From the website:
"All Things That Matter Press, a no fee-royalty paying, POD small press, seeks to publish those books that help the author share their Self with the world. We all have something to say, and this is a press that wants to hear your voice. Our interests are on spiritual, self-growth, personal transformation, fiction and non-fiction books with a strong message. We understand that self expression occurs in poetry, collections of short stories, science fiction, thrillers and even novels with a bit of romance. If it is good, we will take a look. We are not actively seeking children and young adult books but if it WOWs us, we will consider this genre. Learn more here.
SQF: According to a report by Foner Books (http://fonerbooks.com/booksale.htm), “[g]rowth stagnated for booksellers in 2008, and overall book sales barely moved according to the government.” In addition, I’ve read a number of articles concerning the difficulty authors are having securing book deals. In your opinion, what is the current state of the print book market?
DH: Brick and mortar venues are fast becoming a thing of the past. And, yes, e-books are the wave of the future, particularly now that there are options other than Kindle, which was certainly a ground-breaking concept. However, there are still plenty of people who prefer to hold a book in their hands, to be able to partake of the sensory pleasure of "feeling" what they're reading, to be able to slow the pace and just relax. As for the difficulty authors are having securing book deals, are you referring to established or new authors? Not having read the articles you're referring to, I'm going to assume (and hope the inevitable doesn't happen!) that you're talking about non-NY Times bestselling authors. There are several reasons an author doesn't get a contract offer, the primary one being their book falls short in some respect. Then there are the authors who, by sheer dint of will, it seems, do anything in their power--be exceedingly rude, demand contract revisions, tell you they have absolutely no intention of doing anything to market their work--to kill a potential deal. In the near term, there will still be a large market for print books. However, the traditional notion of going to a bookstore is being replaced with on-line purchases. Further, with new printing innovations, books are now being printed on site at stores. This is still in development, but a shadow of things to come.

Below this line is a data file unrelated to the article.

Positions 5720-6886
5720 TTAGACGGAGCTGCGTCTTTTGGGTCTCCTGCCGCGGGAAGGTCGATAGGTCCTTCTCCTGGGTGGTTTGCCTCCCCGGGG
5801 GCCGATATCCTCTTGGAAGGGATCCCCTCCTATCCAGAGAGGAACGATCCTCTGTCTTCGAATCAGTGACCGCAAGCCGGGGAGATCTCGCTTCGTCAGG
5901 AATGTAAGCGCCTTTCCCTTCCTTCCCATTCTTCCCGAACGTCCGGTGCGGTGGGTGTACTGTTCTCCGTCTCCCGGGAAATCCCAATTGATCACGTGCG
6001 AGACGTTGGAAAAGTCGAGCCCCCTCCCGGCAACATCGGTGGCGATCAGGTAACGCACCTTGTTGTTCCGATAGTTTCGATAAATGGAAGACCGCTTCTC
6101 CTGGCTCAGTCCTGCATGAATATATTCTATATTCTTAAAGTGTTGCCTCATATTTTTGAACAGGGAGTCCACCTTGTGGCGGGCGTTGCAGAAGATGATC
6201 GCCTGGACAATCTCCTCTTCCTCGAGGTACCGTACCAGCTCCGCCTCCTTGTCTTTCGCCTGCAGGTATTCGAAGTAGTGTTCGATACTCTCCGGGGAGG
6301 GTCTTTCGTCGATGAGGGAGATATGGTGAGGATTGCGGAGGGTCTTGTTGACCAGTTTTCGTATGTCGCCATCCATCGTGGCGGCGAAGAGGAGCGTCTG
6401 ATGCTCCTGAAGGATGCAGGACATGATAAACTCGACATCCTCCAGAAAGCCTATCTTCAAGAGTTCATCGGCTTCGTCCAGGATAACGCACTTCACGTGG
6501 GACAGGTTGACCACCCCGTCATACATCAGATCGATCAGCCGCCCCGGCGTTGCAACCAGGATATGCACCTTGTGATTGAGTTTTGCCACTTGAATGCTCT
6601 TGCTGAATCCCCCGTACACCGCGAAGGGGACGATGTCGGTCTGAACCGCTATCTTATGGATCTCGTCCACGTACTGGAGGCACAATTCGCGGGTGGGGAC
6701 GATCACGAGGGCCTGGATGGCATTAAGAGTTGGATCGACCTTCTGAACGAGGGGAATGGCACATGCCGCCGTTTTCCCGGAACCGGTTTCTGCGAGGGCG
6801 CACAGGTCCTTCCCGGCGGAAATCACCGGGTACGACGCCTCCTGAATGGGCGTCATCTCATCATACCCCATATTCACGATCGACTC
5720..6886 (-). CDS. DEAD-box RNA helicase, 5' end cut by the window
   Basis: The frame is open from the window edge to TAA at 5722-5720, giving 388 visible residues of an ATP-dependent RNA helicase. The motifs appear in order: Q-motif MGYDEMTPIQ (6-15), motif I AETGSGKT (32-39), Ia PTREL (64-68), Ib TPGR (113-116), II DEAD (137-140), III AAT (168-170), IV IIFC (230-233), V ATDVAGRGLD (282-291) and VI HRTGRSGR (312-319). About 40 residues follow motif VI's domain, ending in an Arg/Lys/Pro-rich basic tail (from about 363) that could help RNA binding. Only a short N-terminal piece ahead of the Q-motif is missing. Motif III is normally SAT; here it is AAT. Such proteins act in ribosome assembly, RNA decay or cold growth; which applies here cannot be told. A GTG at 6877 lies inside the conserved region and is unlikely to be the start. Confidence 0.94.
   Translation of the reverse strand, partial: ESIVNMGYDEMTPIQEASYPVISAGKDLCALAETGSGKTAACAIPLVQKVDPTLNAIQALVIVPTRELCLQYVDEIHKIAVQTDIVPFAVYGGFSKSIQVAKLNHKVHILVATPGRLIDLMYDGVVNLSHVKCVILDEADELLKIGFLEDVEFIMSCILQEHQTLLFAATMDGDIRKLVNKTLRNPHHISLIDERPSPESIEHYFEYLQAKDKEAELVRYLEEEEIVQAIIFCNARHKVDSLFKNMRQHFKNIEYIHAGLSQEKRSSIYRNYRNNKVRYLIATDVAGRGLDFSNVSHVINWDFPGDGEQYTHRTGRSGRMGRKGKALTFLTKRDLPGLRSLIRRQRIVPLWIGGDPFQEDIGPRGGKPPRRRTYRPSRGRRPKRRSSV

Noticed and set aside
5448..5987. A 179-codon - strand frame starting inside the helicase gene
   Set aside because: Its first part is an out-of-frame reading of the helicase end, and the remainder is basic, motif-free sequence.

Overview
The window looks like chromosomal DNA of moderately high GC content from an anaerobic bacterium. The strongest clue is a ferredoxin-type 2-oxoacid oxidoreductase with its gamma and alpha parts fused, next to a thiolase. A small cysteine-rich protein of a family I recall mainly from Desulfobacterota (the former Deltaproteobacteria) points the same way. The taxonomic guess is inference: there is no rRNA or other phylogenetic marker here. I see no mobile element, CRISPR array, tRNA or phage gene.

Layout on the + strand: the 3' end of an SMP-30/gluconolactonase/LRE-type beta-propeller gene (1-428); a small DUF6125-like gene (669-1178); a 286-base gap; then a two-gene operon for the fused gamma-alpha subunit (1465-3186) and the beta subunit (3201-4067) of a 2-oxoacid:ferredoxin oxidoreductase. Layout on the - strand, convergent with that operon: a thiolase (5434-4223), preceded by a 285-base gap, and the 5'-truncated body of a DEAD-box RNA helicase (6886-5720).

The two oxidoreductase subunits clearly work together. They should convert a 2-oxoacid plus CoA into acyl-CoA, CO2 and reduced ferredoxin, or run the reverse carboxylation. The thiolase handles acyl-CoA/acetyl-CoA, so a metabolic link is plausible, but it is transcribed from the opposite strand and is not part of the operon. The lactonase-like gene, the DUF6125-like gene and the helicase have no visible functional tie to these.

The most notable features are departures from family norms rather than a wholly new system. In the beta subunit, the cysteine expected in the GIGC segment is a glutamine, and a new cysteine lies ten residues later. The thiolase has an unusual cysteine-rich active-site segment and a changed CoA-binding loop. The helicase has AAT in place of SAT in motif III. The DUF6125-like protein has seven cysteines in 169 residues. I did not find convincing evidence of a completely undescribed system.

SQF: What are the top three things you look for in a manuscript?
DH: It has to GRAB me in the opening paragraphs and make me hungry to read the rest of the book. I need to forget that I'm reading and be drawn in.
Does it flow? Is the story smooth and seamless from beginning to end, or is it choppy and unruly in getting from A to Z? Is it confusing, or is it the kind of book I don't want to put down? A few rough spots can be corrected, but reading a bucking bronco isn't for me.